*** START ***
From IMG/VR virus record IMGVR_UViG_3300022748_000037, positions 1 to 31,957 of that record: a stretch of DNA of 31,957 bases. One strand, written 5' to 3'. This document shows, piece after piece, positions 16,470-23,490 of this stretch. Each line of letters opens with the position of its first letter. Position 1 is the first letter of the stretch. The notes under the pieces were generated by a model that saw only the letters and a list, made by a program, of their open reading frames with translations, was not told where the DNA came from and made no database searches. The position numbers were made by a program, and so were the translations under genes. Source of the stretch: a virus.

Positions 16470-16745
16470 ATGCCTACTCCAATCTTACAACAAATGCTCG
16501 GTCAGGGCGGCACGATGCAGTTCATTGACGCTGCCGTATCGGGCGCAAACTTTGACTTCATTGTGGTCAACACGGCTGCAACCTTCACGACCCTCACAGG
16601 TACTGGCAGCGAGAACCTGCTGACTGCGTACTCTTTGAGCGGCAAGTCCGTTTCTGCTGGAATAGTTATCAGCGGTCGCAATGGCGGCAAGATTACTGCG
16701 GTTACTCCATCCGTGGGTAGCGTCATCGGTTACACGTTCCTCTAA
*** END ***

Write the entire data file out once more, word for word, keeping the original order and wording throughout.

From IMG/VR virus record IMGVR_UViG_3300022748_000037, positions 1 to 31,957 of that record: a stretch of DNA of 31,957 bases. One strand, written 5' to 3'. This document shows, piece after piece, positions 16,470-23,490 of this stretch. Each line of letters opens with the position of its first letter. Position 1 is the first letter of the stretch. The notes under the pieces were generated by a model that saw only the letters and a list, made by a program, of their open reading frames with translations, was not told where the DNA came from and made no database searches. The position numbers were made by a program, and so were the translations under genes. Source of the stretch: a virus.

Positions 16470-16745
16470 ATGCCTACTCCAATCTTACAACAAATGCTCG
16501 GTCAGGGCGGCACGATGCAGTTCATTGACGCTGCCGTATCGGGCGCAAACTTTGACTTCATTGTGGTCAACACGGCTGCAACCTTCACGACCCTCACAGG
16601 TACTGGCAGCGAGAACCTGCTGACTGCGTACTCTTTGAGCGGCAAGTCCGTTTCTGCTGGAATAGTTATCAGCGGTCGCAATGGCGGCAAGATTACTGCG
16701 GTTACTCCATCCGTGGGTAGCGTCATCGGTTACACGTTCCTCTAA